I know for some people sharing doesn't come easy, for some it's in their nature while others battle to give anything away. These people are also generally high in the tight arse scale.

However when it comes to developing projects in teams it's essential to provide ways of sharing our knowledge and code base.

Flex makes it fairly easy for us to share our components and assets across projects, allowing us to reuse the existing code base and yet maintain a single source.

There are a few ways of sharing your code base however I've found the easiest way for my is to create a Flex Library and share the compiled .swc across multiple projects using a custom namespace.

Of course you have the standard issues of sharing libraries such as versioning and assessing the impact that certain fixes may have in the applications that use it, but this is less of an issue if the components are developed correctly and that the components that reside in your library warrant being there.

Steps to start sharing and to stop being so selfish.

1. Create a new Flex Library Project

Move your custom components into the source of the library project. If you're moving components from an existing flex application you'll need to ensure that your package structures are correct.

2. Create your manifest.xml

From the adobe website "Manifest files map a component namespace to class names. They define the package names that the components used before being compiled into a SWC file. They are not required when compiling SWC files, but they can help keep your source files organized."

It identifies which files are contained in the specified namespace which we will setup next

The best way to create one is to base it on the existing manifest.xml from the Flex 3 SKD. Modify your new manifest.xml to include all of your new components.

eg.

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1<?xml version="1.0"?>
2
3<componentPackage>
4<component id="CustomImageDisplay" class="com.rialitycheck.controls.CustomImageDisplay"/>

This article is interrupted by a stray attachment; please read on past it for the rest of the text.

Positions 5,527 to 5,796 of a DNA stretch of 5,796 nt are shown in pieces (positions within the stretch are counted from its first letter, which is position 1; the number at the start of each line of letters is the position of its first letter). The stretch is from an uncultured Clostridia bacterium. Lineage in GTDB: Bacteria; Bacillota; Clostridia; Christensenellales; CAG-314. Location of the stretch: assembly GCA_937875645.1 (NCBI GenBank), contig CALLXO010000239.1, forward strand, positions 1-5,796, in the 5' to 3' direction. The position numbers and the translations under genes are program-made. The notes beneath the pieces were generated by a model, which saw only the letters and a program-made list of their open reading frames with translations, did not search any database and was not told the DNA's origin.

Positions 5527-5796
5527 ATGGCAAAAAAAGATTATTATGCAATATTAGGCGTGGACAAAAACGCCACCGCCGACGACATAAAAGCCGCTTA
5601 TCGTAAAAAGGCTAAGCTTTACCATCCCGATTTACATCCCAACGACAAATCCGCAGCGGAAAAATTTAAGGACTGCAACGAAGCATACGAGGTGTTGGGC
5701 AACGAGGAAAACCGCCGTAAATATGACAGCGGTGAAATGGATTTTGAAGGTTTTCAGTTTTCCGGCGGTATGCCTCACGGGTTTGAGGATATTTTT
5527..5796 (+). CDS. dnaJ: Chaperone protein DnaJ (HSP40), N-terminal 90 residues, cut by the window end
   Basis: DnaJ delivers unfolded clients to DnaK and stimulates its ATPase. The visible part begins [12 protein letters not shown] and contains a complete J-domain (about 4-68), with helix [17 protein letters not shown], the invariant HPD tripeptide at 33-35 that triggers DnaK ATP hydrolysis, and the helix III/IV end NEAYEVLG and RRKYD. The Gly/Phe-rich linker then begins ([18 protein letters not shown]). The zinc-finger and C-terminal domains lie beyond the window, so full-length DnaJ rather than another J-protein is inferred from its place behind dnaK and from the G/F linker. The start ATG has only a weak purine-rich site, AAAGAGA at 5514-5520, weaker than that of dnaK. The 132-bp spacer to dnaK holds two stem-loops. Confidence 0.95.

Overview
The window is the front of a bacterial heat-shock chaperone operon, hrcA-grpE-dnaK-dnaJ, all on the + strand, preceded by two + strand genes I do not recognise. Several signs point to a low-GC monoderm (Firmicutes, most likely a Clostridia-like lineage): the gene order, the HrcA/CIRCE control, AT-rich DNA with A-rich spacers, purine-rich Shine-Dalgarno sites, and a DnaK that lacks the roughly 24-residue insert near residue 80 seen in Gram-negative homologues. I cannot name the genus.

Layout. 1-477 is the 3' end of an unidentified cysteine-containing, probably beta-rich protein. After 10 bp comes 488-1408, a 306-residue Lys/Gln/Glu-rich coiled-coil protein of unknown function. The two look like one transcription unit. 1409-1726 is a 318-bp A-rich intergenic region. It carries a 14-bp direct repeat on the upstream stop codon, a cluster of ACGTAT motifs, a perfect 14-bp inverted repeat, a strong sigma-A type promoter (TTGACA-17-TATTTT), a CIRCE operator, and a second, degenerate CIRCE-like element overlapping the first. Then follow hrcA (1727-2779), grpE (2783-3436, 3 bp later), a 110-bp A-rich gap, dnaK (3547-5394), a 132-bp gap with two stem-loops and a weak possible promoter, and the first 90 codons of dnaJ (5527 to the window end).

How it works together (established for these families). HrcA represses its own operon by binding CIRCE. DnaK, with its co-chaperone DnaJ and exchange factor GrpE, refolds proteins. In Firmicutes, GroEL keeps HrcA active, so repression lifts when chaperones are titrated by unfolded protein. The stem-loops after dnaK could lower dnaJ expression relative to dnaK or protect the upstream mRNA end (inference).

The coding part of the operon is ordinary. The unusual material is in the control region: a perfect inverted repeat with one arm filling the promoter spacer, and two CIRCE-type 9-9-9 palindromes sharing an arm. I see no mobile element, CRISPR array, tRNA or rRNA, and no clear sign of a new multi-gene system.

5<component id="Downloader" class="com.rialitycheck.controls.Downloader"/>
6<component id="CirclePreloader" class="com.rialitycheck.controls.CirclePreloader"/>
7<component id="Crumbline" class="com.rialitycheck.navigators.Crumbline"/>
8</componentPackage>

Save this file in your /src/ folder. I like to prefix the file with the name of the project eg rialitylib-manifest.xml

3. Create your config.xml

We now need to create our config file for the library project. This lets the compiler know which manifest file the namespace relates to. Again you can base this config on the existing flex-config.xml, however since we're really only care for the namespace so it's best strip everything else out to look something like this.

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1<flex-config>
2<compiler>
3<namespaces>
4<!-- Specify a URI to associate with a manifest of components for use as MXML -->
5<!-- elements. -->
6<namespace>
7<uri>http://www.rialitycheck.com/2008/mxml</uri>
8<manifest>rialitylib-manifest.xml</manifest>
9</namespace>
10</namespaces>
11</compiler>
12</flex-config>

Save this file in your /src/ folder. Again I like to prefix the file with the name of the project eg rialitylib-config.xml

4. Load your config